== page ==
The other day, I posted to Polkadelphia’s Facebook page:
It was a kind of tongue in cheek way for me to both take pride in what I had accomplished over the previous month, as well as express some anxiety about the holes in my working schedule.
October was a very good month for me. Polkadelphia was playing at least once a week, often much more. While 2 or 3 shows per week for a polka band during Oktoberfest season seems a little low, I’m really proud of how much we accomplished as a band that hasn’t been around a whole lot. I also had great gigs with 5 other groups across the month some of which were bands I had never played with before. I got to play accordion in the West Philadelphia Orchestra, giving me the opportunity to expand my role in the group and learn new repertoire on that instrument. I also got to write new songs as Neon and Shy and perform in one of my favorite venues (shoutout to the Zen Den).
Last month I got to amp up my business acumen as well. Booking Polkadelphia repeatedly taught me some new skills for finding work and negotiating. I actually began to look forward to calling clients, instead of cringing any time the phone rang. I had the opportunity to teach sousaphone lessons to a colleague, jumping back into the teaching world. I was hired to build a new website for a client, and I got a few graphic design projects thrown my way as well. And of course I got the brilliant idea for Novemberfest which, while not a full-fledged idea yet, has great potential for the future.
In October, I managed to meet my financial goals, meaning I earned enough to pay my monthly expenses. This is an accomplishment of which I am especially proud, as it gives me the confidence and reassurance to continue working hard to make music my primary source of income. It’s yet another reason I pine for Novemberfest, since I know running a polka band during Oktoberfest contributed greatly to my financial security for the month.
That last sentence there is the insecurity in me talking, and it has been nagging quite a bit lately. The real trigger for it was the end of October, when I got my car inspected and found I needed major repairs. The bill made a massive dent in the earnings I had worked so hard for, and I started second guessing myself. Talking with a few other freelancers who assured me this sort of thing is always happening has made it a bit easier, but I still feel like I’m not accomplishing enough.
It’s an odd pattern. There’s a very small sweet spot between when I start a project (book a show, write a song, arrange a new piece for a band) and see it to fruition (play the booked show, perform the written song, showcase the new arrangement) in which I’m feeling like all is well in the world and I’m being productive. After that, it’s easy to start to panic that I’m not doing enough. While it’s important to have a strong work ethic, it’s far too easy to be, as David Bowie says in Rock ‘n Roll Suicide, “religiously unkind” to myself.*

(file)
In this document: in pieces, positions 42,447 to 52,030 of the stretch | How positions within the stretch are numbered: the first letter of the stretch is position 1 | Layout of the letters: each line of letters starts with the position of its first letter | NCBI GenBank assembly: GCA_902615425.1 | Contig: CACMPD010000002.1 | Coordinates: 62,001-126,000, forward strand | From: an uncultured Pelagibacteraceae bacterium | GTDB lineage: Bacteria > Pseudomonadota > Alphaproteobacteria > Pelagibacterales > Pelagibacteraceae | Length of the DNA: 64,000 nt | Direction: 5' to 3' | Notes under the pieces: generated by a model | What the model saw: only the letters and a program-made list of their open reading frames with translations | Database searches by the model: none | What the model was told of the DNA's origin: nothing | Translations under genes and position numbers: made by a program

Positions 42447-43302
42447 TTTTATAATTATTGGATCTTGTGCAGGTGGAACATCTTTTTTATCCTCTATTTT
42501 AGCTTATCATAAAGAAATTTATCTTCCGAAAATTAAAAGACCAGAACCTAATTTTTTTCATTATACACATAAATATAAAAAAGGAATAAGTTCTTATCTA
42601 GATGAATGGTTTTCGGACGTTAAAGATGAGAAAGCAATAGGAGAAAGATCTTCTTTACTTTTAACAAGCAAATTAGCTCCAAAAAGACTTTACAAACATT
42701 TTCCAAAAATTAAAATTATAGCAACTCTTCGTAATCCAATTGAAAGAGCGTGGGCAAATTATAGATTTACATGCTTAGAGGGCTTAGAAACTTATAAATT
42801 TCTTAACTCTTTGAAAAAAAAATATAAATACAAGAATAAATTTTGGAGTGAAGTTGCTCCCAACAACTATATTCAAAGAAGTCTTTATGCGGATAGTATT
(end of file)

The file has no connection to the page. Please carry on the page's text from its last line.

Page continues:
Looking back over October, I can see why I might feel this way. I’m still finding ways to be physically comfortable after my back injuries. It’s cutting into my productivity, as one of the few places where it doesn’t hurt to work for over an hour is in bed (where I’m currently typing this). And as business-like as my bed is, there’s no escaping the fact that I go there every night to rest. Also, as I learned in 9th grade, you can’t really practice the tuba (or any other instrument) in bed. It just doesn’t work.
I’m also a little gun shy about performing too much. It’s hard to feel the correlation between the pain I feel and the performances, so I don’t always know what specifically to stop doing. While performing is sometimes about landing those big lucrative gigs, I am finding that it’s also about just getting out and being present. So I’m trying to do that without overdoing it. As a whole, I’m trying to continue my experiments in productivity without damaging the future of my productivity.
So I’ll continue to find new approaches, develop new ideas, and create new opportunities. Now that I’ve seen it happen for one month, I know financial solubility can be a reality. I’ll keep on pushing through the thin veneer of terror and impossibility that can cling like a film to see what’s on the other side. Onward to Novemberfest, Decemberfest, and beyond!
I’ve been really loving this song lately. While it’s ostensibly part of the Ziggy Stardust story at a point in which he is washed up and depressed, I find it a timeless inspiration. We as creators feel that timeless drag towards self-destruction, the clock ticking away our time left to say something, anything, and the solitary confinement of the path less traveled. And in one soaring ride, David Bowie offers consolation and respite. It’s really such a gorgeous journey.